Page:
How NASA Earth data aids America, state by state
For six decades, NASA has used the vantage point of space to better understand our home planet and improve lives. A new interactive website called Space for U.S. highlights some of the many ways that NASA's Earth observations help people strengthen communities across the United States and make informed decisions about public health, disaster response and recovery, and environmental protection.
"Space for U.S." features 56 stories illustrating how NASA science has made an impact in every state in the nation as well as the District of Columbia, Puerto Rico and regions along the Atlantic, Pacific, Gulf of Mexico and the Great Lakes. You can browse stories by state or by topics such as animals, disasters, energy, health, land and water.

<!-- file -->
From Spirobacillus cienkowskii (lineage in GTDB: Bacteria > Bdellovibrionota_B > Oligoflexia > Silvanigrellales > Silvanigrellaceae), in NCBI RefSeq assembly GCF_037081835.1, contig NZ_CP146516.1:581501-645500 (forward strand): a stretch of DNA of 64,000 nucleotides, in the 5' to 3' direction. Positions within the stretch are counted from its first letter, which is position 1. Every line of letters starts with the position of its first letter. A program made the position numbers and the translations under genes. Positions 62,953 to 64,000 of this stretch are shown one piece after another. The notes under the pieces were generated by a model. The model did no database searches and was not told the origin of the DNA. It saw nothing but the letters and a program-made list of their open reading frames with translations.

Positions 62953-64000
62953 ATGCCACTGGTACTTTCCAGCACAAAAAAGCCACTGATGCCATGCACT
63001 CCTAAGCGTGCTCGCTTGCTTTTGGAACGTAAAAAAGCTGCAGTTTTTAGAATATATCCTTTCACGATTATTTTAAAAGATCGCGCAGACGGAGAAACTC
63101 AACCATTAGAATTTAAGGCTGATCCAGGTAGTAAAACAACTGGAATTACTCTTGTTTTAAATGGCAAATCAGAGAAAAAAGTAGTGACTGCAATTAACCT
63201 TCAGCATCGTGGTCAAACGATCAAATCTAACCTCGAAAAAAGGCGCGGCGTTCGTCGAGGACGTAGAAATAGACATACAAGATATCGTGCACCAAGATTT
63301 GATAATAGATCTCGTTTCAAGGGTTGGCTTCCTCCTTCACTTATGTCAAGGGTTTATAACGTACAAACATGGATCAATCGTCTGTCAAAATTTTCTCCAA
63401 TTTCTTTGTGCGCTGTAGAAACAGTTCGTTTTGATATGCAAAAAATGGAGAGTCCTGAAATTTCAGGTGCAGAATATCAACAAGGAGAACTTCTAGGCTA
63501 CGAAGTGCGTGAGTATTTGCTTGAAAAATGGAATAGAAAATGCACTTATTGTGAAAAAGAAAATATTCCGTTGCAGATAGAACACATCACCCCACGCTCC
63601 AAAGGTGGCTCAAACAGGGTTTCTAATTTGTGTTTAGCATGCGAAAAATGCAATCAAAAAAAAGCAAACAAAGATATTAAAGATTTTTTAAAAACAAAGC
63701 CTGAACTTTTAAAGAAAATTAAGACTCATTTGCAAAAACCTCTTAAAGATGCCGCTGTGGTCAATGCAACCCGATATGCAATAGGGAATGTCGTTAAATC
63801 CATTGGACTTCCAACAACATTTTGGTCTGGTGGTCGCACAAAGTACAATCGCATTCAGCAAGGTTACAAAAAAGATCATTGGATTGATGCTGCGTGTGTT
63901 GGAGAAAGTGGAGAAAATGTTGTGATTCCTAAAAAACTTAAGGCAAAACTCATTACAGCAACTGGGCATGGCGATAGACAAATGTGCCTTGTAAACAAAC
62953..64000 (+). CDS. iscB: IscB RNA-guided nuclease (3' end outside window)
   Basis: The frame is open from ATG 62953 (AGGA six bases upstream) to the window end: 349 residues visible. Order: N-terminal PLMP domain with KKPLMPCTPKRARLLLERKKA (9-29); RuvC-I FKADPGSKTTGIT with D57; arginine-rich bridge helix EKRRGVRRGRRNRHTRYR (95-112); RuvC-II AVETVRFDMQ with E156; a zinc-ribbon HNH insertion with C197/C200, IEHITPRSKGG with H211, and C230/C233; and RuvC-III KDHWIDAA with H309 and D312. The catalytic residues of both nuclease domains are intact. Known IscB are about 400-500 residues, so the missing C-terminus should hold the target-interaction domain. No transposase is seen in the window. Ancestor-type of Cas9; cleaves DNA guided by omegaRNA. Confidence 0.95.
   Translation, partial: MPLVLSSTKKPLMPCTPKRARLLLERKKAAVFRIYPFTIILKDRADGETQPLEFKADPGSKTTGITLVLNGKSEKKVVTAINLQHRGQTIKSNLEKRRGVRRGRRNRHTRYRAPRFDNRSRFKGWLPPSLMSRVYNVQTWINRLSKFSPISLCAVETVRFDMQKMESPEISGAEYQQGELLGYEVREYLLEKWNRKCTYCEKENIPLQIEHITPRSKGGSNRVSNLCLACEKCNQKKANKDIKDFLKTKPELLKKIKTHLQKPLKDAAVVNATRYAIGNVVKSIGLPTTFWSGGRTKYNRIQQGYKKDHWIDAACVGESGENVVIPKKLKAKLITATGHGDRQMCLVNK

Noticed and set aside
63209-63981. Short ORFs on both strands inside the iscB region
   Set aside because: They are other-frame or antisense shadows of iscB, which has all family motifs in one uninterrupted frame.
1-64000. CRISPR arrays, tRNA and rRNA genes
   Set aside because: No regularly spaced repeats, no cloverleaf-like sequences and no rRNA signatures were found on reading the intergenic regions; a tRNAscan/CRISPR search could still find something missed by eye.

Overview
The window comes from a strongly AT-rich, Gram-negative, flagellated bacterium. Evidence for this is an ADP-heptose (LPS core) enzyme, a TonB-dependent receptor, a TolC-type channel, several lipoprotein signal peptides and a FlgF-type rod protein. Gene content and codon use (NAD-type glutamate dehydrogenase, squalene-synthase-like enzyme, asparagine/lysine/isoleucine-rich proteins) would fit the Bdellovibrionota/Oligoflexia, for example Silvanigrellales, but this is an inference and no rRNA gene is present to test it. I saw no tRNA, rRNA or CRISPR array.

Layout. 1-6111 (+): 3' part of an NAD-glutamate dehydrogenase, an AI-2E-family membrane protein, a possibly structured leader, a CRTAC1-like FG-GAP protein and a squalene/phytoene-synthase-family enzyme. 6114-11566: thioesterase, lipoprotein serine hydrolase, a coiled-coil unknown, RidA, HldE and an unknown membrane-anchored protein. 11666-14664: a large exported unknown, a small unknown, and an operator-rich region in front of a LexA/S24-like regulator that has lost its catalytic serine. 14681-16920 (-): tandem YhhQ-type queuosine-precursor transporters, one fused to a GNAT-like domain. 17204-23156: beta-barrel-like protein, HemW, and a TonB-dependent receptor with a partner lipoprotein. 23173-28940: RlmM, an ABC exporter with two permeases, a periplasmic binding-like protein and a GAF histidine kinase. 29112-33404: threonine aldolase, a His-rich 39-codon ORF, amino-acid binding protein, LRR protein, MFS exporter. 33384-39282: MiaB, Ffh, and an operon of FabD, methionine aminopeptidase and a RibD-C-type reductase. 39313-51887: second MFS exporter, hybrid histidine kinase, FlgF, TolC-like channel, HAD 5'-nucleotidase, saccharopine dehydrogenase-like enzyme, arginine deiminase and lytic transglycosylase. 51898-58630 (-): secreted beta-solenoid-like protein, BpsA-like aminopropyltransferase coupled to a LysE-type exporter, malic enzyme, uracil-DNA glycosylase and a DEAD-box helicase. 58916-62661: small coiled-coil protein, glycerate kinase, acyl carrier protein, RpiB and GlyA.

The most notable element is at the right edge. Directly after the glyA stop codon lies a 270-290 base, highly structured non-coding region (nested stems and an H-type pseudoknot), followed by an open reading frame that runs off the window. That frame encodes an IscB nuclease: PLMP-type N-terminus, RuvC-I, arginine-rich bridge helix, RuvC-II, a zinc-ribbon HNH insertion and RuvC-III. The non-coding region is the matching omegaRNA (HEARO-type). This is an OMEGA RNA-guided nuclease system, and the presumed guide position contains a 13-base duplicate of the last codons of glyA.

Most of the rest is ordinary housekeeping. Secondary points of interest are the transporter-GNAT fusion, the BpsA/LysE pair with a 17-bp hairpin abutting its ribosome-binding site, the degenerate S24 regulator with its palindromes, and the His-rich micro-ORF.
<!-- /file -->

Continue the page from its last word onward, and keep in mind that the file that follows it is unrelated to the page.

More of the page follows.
"It's exciting and impressive how people are putting NASA data to work across the country," said Lawrence Friedl, director of the Applied Sciences Program in the Earth Science Division, Washington. Projects range from guiding pilots around hazardous volcanic ash plumes over Alaska, to first responders in North Carolina planning for recovery efforts after devastating hurricanes to conservationists in Hawaii improving the health of coral reefs.
NASA freely and openly provides its Earth-observing data to those seeking answers to important global issues such as changing freshwater availability, food security and human health. The Applied Sciences program funds projects that enable innovative uses of NASA Earth science data, resulting in informed decision making to strengthen America's economy and improve the quality of life worldwide.
To view "Space for U.S.": www.nasa.gov/spaceforus